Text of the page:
Dependent mothers and children account for about 68 percent of Medicaid recipients, the elderly 13 percent, the blind and disabled 15 percent, and others 4 percent. States define eligibility levels in more detail; consequently, about 60 percent of the poor below the federal poverty line are excluded from Medicaid. Adults under 65 without children and without disabilities are not eligible for Medicaid; nor are people with assets above levels defined by the State. On the other hand, since Medicaid is the only public program that funds long-term nursing home care, a significant number of middle-class older people have become eligible for care in nursing homes covered by Medicaid by intentionally transferring assets to their children and exhausting their income for nursing home expenses. Services for the uninsured are provided through a variety of sources; federal, state, and local governments support public health clinics and hospitals with the primary mission of providing care for the indigent. In some cases they also pay private providers to care for the indigent.

Public health spending supports preventive health measures such as vaccines, cancer screening programs, and healthy child care. The services are usually available to everyone although a fee may be charged that varies depending on income. Public budgets represented 42% of health spending in 1990 while private sector spending was 58%. The proportion of total health care expenditures covered by public sources is lower in the United States than in all but one of the member countries of the OECD. The federal budget funded 29 percent of all health expenditures mainly through Medicare and Medicaid programs but also through the health expenditures of the Departments of Defense and Veterans Affairs for current and retired military personnel and their dependents. Of the 13 percent of state and local health expenditures approximately 5 percent went to Medicaid and 8 percent to other state and local health programs. Health expenditures represent an increasing proportion of public budgets; in 1990 they represented 15% of the federal budget and 11% of state and local budgets while Medicare alone now represents 9 percent of the federal budget. So what rights do individuals have when it comes to receiving healthcare services consistent with their beliefs and values in public hospitals and clinics in Hawaii? The answer depends on several factors including eligibility requirements for Medicaid as well as state regulations regarding insurance premiums and other aspects of healthcare delivery. In general individuals have a right to receive healthcare services that meet their needs regardless of whether they receive those services from a public or private provider.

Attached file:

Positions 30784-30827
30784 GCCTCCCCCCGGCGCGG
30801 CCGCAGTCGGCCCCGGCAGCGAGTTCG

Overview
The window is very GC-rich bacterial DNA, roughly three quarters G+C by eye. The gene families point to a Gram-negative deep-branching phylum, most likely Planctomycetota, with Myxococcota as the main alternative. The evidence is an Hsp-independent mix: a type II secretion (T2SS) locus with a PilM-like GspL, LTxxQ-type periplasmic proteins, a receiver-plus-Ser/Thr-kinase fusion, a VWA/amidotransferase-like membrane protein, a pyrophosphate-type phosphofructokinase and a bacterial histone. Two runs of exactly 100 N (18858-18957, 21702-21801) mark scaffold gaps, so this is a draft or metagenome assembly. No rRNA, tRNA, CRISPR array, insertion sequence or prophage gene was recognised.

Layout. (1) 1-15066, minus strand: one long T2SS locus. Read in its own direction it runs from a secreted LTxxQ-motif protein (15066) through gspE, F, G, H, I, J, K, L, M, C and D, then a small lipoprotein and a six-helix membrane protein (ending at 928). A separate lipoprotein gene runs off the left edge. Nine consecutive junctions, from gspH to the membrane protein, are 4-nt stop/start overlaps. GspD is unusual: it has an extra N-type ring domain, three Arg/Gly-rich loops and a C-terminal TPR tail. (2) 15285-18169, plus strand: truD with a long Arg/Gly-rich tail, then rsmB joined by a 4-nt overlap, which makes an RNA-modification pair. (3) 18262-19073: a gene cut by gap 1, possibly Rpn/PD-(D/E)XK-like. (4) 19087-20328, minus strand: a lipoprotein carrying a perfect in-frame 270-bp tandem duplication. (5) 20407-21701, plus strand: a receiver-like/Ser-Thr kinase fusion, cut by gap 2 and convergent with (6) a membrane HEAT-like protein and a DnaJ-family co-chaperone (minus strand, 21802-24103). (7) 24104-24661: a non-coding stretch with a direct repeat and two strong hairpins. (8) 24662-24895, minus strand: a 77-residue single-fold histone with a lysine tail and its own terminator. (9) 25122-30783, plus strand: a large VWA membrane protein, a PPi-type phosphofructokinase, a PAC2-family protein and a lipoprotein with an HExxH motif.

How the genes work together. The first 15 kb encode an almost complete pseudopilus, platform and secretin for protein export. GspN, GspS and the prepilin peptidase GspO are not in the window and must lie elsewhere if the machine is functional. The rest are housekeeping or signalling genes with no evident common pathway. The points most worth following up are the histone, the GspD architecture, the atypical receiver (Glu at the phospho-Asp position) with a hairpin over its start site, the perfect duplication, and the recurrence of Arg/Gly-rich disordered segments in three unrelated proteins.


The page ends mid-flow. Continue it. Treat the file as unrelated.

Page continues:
However individuals may need to take into account any restrictions imposed by state regulations when selecting a provider or type of service. In addition individuals should be aware that some services may not be covered by public programs such as Medicaid or Medicare so they may need to seek out alternative sources such as private insurance or out-of-pocket payments. Finally individuals should be aware that some services may not be available at all public hospitals or clinics so they may need to seek out alternative providers if they wish to receive services consistent with their beliefs and values.